Our pick for beginner investors: Robinhood
- $0 commissions
- Download the app or trade online
- Start trading right away with instant deposits
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TD Ameritrade is known for its powerful research tools and low fees, but it has its drawbacks. Here are 5 alternatives to TD Ameritrade that pick up the slack.
TD Ameritrade is one of the most well-known brokers, but it has its disadvantages. Other brokers let you buy portions of stocks for as little as $5, which Ameritrade doesn’t. They also offer similar research tools, low fees and other benefits. Here are five apps like TD Ameritrade.
These trading platforms are some of TD Ameritrade closest competitors.
A popular choice, Fidelity Investments stands out for low fees, robust research tools and various services tailored to different investors. Fidelity charges no commissions on stocks, ETFs and options.
It also offers more than 3,000 index funds that charge no expense ratios and have no investment minimums. While TD Ameritrade offers low-cost funds, some investors would be very satisfied with Fidelity funds that waive expense ratios. Plus, you can purchase fractional shares through Fidelity Mobile. However, Fidelity doesn’t offer cryptocurrency to retail investors.
Fidelity allows you to invest on your own or open an account with Fidelity Go, the firm’s robo-advisor. TD Ameritrade also offers an automated platform, but it requires a minimum deposit of $500 and an advisory fee of 0.35%. Fidelity Go lets you get started with $10, and the management fee is waived for accounts holding less than $10,000.
Active Fidelity investors have a library of research tools to choose from, including stock screeners with more than 140 criteria. You’ll also have access to third-party research from leading providers like Thomson Reuters.
While TD Ameritrade offers various services aimed at different investors, SoFi Invest may be one of the top brokerages for beginners.
You can open an account through SoFi Invest with as little as $1.
Like other discount brokers, SoFi lets you trade stocks and ETFs without paying a commission. But SoFi also offers an automated investing account or robo-advisor with no annual management fee –– a rarity in the broker world.
After answering a few questions about your finances, SoFi recommends a diversified portfolio built with low-fee ETFs. From there, the robo-advisor automatically rebalances it overtime to stay on track with your goals. TD Ameritrade’s robo-advisor requires a 0.35% management fee.
However, SoFi falls short when it comes to investment options. It doesn’t offer options trading, futures, forex or mutual funds.
Another alternative, Robinhood investing, is known for its low fees and user-friendly interface. It offers commission-free stocks, ETFs and options. And unlike many brokerages, Robinhood doesn’t charge contract fees on options. You can also buy fractional shares through Robinhood.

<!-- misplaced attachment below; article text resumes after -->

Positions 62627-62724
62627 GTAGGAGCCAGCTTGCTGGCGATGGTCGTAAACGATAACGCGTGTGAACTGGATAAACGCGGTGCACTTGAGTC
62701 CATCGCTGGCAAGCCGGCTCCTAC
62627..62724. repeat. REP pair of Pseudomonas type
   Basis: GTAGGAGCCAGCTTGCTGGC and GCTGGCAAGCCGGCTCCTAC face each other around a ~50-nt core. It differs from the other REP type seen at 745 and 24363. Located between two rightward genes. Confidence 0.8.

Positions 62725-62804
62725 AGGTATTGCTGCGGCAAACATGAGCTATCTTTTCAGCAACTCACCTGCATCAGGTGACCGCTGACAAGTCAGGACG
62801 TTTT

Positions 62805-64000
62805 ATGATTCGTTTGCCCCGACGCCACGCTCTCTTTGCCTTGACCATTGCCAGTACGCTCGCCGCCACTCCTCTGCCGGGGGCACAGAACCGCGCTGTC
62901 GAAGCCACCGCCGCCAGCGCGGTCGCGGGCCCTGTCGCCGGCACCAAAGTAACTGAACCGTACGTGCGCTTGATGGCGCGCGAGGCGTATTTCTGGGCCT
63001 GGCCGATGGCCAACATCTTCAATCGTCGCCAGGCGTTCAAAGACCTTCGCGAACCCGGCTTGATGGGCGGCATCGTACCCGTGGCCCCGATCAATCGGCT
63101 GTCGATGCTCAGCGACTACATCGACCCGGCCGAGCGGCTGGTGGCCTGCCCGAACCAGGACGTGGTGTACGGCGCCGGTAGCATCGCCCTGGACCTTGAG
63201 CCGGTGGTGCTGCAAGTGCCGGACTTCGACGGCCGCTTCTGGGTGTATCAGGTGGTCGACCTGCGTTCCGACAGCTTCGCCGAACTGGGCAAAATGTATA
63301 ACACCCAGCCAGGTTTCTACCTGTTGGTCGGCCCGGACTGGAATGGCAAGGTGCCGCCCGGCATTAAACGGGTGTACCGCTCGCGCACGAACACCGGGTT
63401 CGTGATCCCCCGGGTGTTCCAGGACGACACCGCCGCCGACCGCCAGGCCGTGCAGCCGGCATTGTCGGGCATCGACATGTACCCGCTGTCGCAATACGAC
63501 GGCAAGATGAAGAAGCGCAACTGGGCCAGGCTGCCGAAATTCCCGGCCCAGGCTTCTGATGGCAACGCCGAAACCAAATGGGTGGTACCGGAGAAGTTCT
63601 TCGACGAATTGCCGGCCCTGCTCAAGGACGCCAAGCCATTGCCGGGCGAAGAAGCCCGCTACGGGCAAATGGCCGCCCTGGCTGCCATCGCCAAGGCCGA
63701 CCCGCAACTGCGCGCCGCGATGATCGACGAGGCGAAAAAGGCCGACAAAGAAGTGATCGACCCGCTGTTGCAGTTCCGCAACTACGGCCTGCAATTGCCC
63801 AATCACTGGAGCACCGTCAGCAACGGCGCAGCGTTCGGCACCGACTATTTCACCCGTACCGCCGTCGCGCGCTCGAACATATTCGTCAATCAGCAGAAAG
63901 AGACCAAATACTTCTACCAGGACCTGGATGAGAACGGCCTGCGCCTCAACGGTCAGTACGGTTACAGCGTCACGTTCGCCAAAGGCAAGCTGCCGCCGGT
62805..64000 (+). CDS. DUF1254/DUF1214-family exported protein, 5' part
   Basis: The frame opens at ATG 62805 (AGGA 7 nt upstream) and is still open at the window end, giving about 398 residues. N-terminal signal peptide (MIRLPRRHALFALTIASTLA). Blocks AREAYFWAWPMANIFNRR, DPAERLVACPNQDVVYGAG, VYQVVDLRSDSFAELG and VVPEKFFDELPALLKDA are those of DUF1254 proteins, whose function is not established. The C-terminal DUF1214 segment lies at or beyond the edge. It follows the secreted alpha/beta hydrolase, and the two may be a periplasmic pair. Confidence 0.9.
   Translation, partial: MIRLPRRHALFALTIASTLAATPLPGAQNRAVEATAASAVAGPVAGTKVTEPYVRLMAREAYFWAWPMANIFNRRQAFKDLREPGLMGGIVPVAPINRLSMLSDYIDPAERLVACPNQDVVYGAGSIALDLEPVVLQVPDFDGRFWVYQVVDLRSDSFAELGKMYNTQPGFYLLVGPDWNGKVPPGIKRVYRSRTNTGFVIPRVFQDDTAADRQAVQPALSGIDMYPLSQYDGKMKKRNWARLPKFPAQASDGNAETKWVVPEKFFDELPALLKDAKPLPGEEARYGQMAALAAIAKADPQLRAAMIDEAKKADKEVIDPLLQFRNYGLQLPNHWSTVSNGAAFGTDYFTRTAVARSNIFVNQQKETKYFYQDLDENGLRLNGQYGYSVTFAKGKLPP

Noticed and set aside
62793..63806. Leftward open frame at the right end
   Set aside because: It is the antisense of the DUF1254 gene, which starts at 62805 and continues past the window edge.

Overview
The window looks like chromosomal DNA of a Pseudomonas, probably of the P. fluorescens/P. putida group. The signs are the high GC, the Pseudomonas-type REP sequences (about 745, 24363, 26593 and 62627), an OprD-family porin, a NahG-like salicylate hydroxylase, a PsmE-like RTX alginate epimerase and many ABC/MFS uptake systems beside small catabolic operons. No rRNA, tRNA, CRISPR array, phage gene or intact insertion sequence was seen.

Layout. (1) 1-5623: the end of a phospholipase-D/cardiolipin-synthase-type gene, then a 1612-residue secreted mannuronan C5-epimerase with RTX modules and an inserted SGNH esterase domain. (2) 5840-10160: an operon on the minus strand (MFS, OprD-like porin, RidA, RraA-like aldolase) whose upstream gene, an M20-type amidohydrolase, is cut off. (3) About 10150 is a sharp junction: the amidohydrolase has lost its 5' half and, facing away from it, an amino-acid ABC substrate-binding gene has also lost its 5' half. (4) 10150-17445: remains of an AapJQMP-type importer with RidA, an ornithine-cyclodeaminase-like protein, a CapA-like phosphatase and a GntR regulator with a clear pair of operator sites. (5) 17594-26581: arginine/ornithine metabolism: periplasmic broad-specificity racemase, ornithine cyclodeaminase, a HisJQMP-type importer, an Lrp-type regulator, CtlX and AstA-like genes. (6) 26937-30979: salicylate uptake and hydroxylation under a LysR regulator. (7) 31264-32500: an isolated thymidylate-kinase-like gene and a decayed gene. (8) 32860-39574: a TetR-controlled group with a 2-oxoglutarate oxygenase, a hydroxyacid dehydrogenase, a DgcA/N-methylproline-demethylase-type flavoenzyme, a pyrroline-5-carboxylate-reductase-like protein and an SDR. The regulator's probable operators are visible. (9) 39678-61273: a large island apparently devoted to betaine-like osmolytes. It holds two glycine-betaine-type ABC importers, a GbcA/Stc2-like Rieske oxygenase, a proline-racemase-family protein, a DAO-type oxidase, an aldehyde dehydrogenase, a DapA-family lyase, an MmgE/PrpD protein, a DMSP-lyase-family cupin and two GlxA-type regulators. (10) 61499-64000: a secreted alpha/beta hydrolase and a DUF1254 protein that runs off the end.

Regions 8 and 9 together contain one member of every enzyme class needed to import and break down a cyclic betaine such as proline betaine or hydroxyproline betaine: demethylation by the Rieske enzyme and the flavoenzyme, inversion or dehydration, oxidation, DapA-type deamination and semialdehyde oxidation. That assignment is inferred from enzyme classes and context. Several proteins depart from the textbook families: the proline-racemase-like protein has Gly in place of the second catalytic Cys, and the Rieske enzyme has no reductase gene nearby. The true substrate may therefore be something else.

Moreover, new investors can benefit from Robinhood’s library of educational materials about investing and all things finance.
However, this beginner-friendly brokerage doesn’t offer the most sophisticated research tools for active traders, like advanced stock screeners and charting. And active traders won’t have access to securities like mutual funds, forex and precious metals.
Like TD Ameritrade, Interactive Brokers (IB) offers a wide range of advanced research tools and platforms. You can place more than 100 different order types and access complex trading algorithms.
CSFB Crossfinder+, for example, identifies liquidity among independent and broker-owned dark pools while offering continuous crossing capabilities. According to its website, CrossFinder+ will spread your order over multiple destinations and fill at the midpoint or better.
Like TD Ameritrade, IB should give the experienced, active investor much to tinker with. But depending on your skill level, some features may be downright overwhelming. IB’s fee structure can also be complex. Beginners may be interested in the broker’s IB Lite platform, which offers commission-free trading on US-listed stocks and ETFs.
Known for its low-fee index funds, Vanguard is an ideal choice for the buy-and-hold investor. But active traders can also benefit from commission-free stock trading.
Vanguard may be more suitable for long-term investors, particularly those saving for retirement. You can open an individual or Roth IRA and invest in hundreds of proprietary ETFs and mutual funds with no commissions or sales loads. You can also choose from a lineup of target-date funds (TDFs), which automatically rebalance to take on less risk as you near retirement.
Vanguard’s online educational resources can help beginners develop their investing acumen. But active investors may want more out of Vanguard, which lacks the research tools offered by TD Ameritrade and other competitors.
TD Ameritrade offers many benefits, but it may not be the best choice for all types of investors. Here are some pros and cons to weigh.
If you’re switching brokers, the process may vary depending on your current broker and your new one. TD Ameritrade charges $75 to transfer all funds to another account and close your current one. TD Ameritrade uses the Automated Customer Account Transfer Service (ACATS).
Expect to go through the following process.
Note: Some brokers don’t accept the proprietary funds of others. So you may not be able to transfer mutual funds or ETFs managed by your old broker.
Here are signup details for a few brokers you might consider:
*Signup bonus information updated weekly.
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